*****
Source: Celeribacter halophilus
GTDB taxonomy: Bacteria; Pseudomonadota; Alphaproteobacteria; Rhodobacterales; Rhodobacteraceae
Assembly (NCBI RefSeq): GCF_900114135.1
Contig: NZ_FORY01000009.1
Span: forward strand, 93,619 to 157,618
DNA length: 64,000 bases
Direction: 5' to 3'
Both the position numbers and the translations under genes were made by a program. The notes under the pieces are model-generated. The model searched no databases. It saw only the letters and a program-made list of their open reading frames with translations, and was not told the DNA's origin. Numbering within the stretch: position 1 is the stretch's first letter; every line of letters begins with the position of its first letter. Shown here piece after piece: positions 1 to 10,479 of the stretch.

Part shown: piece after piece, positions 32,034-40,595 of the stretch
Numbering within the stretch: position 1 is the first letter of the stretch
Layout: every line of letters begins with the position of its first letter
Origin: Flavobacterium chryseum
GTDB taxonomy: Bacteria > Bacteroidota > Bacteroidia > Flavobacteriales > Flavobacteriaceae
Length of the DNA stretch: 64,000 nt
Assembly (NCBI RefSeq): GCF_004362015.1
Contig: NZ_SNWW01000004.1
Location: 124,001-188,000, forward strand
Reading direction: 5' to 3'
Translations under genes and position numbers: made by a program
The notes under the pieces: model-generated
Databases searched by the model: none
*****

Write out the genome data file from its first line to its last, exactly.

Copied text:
Source: Celeribacter halophilus
GTDB taxonomy: Bacteria; Pseudomonadota; Alphaproteobacteria; Rhodobacterales; Rhodobacteraceae
Assembly (NCBI RefSeq): GCF_900114135.1
Contig: NZ_FORY01000009.1
Span: forward strand, 93,619 to 157,618
DNA length: 64,000 bases
Direction: 5' to 3'
Both the position numbers and the translations under genes were made by a program. The notes under the pieces are model-generated. The model searched no databases. It saw only the letters and a program-made list of their open reading frames with translations, and was not told the DNA's origin. Numbering within the stretch: position 1 is the stretch's first letter; every line of letters begins with the position of its first letter. Shown here piece after piece: positions 1 to 10,479 of the stretch.

Part shown: piece after piece, positions 32,034-40,595 of the stretch
Numbering within the stretch: position 1 is the first letter of the stretch
Layout: every line of letters begins with the position of its first letter
Origin: Flavobacterium chryseum
GTDB taxonomy: Bacteria > Bacteroidota > Bacteroidia > Flavobacteriales > Flavobacteriaceae
Length of the DNA stretch: 64,000 nt
Assembly (NCBI RefSeq): GCF_004362015.1
Contig: NZ_SNWW01000004.1
Location: 124,001-188,000, forward strand
Reading direction: 5' to 3'
Translations under genes and position numbers: made by a program
The notes under the pieces: model-generated
Databases searched by the model: none